1st Edition

Due Diligence and the High Seas

By Tony Cabus Copyright 2022
    176 Pages
    by Routledge

    176 Pages
    by Routledge

    There has been a rapid growth of interest in due diligence, especially in the fields of environmental law and the law of the sea. Yet, confusion seems to surround this notion. Is due diligence a principle, a rule, a standard or something else? This book firstly explores thoroughly the concept of due diligence, its purpose and its mechanisms in order to propose a comprehensive theory of due diligence in harmony with the general law of State responsibility.

    In the meantime, this book also explores the usefulness of due diligence to address modern challenges afflicting the high seas. Indeed, while the application of due diligence in transboundary contexts is well illustrated by jurisprudence, its applicability in areas beyond national jurisdiction remains unclear. Yet, a proper usage of this concept may be crucial for the protection of the high seas, as it allows for the intervention of international standards in this fragile area. Hopefully, the concept of due diligence can help compensate the insufficiencies of the United Nations Convention on the Law of the Sea concerning the high seas.

    Examining in detail the theory of due diligence, this book will interest international lawyers concerned with this notion. It also offers a new perspective on the UNCLOS through the prism of due diligence and will interest lawyers dealing with the protection of the marine environment and fisheries.


    1. A Rediscovered Concept
    2. A "Constitution for the Ocean in Search of Content
    3. Due Diligence: A Bridge Between Instruments and Actors
    4. Outline of the Thesis

    Chapter I: The Development of the General Theory of Due Diligence


    Section 1: The Early Development and Evolution of the Concept of Due Diligence: From Early Theories to the ILC Codification

    1. The Theoretical Roots of Due Diligence: The State’s Responsibility for Acts of Private Actors
    2. The Early Judicial Practice on Due Diligence
    3. Conclusion

    Section 2: The Work of the International Law Commission

    1. The Work of the ILC on State Responsibility
    2. The Work of the ILC on State Liability
    3. Conclusion

    Chapter II: The Contemporary Conception of Due Diligence: Clarifications and Constitutive Elements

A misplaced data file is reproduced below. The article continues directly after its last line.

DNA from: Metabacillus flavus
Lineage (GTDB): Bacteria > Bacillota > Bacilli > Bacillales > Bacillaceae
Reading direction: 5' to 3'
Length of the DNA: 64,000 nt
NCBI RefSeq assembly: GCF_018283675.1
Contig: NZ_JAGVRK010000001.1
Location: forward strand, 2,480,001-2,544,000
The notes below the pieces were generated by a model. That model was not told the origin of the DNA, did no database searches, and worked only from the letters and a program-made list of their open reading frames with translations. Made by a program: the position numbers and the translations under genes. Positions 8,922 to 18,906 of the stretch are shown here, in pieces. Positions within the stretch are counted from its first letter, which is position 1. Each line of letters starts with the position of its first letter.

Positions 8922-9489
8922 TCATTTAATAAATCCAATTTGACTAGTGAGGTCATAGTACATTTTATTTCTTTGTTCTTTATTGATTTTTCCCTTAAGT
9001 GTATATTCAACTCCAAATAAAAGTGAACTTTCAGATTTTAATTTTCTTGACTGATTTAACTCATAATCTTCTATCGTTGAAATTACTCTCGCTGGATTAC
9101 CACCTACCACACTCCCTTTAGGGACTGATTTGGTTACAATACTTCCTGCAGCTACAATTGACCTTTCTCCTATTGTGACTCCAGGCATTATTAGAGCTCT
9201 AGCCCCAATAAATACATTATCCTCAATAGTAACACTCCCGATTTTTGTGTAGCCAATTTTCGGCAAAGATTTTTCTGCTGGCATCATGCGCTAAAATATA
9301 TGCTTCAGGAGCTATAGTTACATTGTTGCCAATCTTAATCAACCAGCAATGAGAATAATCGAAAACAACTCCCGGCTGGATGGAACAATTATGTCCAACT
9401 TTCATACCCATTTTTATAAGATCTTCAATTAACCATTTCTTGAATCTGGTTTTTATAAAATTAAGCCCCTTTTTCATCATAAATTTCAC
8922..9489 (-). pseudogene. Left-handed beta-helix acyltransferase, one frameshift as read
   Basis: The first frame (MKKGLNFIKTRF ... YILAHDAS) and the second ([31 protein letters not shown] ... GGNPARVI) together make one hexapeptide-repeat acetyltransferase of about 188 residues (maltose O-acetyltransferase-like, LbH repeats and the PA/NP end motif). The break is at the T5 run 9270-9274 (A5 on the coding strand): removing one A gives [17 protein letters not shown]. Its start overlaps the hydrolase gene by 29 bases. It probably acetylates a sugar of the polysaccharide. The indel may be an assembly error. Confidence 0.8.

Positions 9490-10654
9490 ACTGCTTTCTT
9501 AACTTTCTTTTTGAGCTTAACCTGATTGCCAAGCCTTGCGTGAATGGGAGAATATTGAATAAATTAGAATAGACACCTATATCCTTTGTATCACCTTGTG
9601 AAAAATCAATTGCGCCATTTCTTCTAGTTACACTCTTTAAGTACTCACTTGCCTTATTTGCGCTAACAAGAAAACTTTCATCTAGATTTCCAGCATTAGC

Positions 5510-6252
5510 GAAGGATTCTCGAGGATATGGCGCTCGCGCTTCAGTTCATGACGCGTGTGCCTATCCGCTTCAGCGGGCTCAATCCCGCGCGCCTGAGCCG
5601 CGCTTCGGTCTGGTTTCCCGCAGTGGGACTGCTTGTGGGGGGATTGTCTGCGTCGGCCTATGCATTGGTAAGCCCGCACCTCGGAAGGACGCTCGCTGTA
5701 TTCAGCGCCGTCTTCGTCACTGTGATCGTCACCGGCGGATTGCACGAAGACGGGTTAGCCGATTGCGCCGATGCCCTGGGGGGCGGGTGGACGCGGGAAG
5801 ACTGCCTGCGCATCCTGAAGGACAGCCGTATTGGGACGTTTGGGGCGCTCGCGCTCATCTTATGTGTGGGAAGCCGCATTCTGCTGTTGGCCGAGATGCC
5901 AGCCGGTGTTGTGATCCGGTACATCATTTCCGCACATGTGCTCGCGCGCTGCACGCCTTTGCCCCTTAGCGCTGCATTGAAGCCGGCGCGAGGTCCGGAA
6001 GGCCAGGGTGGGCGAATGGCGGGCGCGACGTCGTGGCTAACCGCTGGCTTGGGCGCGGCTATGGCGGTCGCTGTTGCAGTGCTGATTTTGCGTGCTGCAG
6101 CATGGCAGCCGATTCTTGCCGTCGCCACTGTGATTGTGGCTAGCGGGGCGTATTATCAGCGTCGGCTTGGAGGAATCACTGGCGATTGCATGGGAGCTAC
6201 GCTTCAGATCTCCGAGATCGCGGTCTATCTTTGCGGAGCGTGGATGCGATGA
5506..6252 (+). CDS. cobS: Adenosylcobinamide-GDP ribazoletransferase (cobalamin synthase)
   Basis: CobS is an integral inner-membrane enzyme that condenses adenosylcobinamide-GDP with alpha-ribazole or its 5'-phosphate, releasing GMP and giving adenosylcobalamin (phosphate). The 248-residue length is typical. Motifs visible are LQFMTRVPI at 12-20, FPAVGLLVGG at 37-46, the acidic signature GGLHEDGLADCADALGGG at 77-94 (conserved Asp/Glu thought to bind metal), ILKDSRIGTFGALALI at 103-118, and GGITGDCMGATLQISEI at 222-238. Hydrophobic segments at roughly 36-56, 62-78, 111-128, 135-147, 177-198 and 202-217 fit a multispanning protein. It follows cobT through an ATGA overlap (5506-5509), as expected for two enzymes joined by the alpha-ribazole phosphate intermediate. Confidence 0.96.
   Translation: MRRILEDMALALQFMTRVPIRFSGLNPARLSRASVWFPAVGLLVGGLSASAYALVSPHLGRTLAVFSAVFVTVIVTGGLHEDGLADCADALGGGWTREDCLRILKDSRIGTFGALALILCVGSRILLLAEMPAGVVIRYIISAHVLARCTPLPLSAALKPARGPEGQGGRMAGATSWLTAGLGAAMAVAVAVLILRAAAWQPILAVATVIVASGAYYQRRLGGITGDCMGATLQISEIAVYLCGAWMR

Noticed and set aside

Section 1: The No-Harm Rule Confusion

    1. The Tale of the Trail Smelter Arbitration
    2. The Corfu Channel Overinterpretation
    3. Conclusion

    Section 2: Due Diligence: A Label of International Obligations

    1. Due Diligence: The General Aspects
    2. Due Diligence: Specificities of Environmental Law
    3. Conclusion

    Section 3: The Definition of Due Diligence and its Potential for the High Seas

    1. Working Definition of Due Diligence
    2. The Utility of Due Diligence on the High Seas
    3. Conclusion

    Chapter III: The Viability of Due Diligence on the High Seas


    Section 1: Legal Basis of Due Diligence Obligations on the High Seas

    1. The UNCLOS: A Primordial Framework
    2. The Compliance Agreement: Reinforcement of Effective Control
    3. The FSA: A Primary Tool for International Cooperation
    4. The Guidelines on Deep-Sea Fisheries
    5. The FAO Code of Conduct for Responsible Fisheries and the IPOA-IUU
    6. The Voluntary Guidelines for Flag State Performance: Filling the "Inability" Gap
    7. Conclusion: The Internal and External Interplay of the UNCLOS

    Section 2: Due Diligence Obligations and Control on the High Seas

    1. Due Diligence and State-Owned Vessels
    2. Due Diligence and Private Vessels
    3. Conclusions on the Role of the Genuine Link

    Chapter IV: Defining Due Diligence: From Interpretation to Law-Making


    Section 1: Due Diligence as an Informing Process

    1. From Interpretation to Law-Making
    2. The Critical Role of the Judge in the Determination of Diligence
    3. Conclusion

    Section 2: Shaping the UNCLOS for Modern Challenges

    1. Informing the UNCLOS Through Due Diligence
    2. Gaps and Limits of Due Diligence
    3. Conclusion



    Tony Cabus is a Post-Doctoral researcher at the Graduate School of International Cooperation Studies (GSICS) in Kobe University, Japan. His research focuses on the law of State responsibility and the law of the sea with the aim of providing solutions for a better protection of our oceans. He has obtained a PhD in international law from GSICS in Kobe University (2017-2020), a master degree in international and European law from both Grenoble-Alpes University (2014-2015) and Aix-Marseille University (2011-2012) in France, and, a Bachelor degree from the University of Picardy in Amiens. He was also a participant in the 2019 Summer Academy of the International Foundation for the Law of the Sea in Hamburg; and, an assistant in the 2017 edition of the International Symposium on the Arctic in Kobe. He was a beneficiary of the MEXT Scholarship from the Japanese Ministry of Education, Culture, Sports, Science and Technology and an awardee of the Ryoso Award from the Ryosokai association.